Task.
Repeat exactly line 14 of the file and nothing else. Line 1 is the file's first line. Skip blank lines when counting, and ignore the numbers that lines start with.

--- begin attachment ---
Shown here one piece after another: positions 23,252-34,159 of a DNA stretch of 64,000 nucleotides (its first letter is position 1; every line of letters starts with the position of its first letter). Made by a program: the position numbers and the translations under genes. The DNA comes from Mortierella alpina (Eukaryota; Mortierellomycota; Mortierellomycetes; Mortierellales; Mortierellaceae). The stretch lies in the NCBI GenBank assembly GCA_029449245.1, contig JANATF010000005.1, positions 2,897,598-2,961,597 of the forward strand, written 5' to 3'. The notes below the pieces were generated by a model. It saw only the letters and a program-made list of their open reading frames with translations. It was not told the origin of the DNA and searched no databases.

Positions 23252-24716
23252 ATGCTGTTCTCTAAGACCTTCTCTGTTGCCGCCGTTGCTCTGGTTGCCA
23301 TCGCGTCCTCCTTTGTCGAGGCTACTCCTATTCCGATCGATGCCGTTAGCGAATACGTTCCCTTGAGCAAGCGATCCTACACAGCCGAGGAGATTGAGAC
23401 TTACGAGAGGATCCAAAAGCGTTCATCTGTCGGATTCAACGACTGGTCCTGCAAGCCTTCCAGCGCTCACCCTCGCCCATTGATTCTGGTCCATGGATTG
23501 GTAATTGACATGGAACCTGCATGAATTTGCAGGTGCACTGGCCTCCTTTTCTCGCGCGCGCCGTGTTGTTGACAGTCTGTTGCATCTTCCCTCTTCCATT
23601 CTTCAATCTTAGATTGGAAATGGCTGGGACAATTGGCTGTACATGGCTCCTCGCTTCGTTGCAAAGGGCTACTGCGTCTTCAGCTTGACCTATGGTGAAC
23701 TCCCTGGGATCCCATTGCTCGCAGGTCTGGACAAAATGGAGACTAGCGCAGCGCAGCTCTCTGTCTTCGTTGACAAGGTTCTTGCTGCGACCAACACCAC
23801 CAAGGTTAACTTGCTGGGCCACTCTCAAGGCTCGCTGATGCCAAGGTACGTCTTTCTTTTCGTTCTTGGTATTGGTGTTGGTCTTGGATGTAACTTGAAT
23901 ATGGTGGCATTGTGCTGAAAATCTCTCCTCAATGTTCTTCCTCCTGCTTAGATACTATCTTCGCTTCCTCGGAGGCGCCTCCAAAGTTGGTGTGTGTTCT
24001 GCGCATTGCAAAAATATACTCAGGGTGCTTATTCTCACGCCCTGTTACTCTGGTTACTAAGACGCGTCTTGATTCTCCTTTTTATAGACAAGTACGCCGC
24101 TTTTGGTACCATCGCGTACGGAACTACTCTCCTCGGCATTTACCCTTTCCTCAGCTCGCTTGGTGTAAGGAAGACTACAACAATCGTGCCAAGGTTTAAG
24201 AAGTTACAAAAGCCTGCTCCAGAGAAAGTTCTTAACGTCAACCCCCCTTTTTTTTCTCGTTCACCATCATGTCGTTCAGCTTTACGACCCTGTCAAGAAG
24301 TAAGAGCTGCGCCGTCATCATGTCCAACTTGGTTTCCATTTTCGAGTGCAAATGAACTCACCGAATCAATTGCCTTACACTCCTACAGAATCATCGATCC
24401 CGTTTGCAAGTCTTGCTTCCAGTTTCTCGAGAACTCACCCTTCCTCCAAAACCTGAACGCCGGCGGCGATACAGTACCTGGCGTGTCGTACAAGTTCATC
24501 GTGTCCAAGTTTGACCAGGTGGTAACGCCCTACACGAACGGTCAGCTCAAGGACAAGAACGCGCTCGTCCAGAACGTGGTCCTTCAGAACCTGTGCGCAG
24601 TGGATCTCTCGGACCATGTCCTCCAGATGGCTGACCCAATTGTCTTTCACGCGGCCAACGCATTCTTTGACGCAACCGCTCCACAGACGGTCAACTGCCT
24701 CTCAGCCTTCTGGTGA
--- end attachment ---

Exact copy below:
24301 TAAGAGCTGCGCCGTCATCATGTCCAACTTGGTTTCCATTTTCGAGTGCAAATGAACTCACCGAATCAATTGCCTTACACTCCTACAGAATCATCGATCC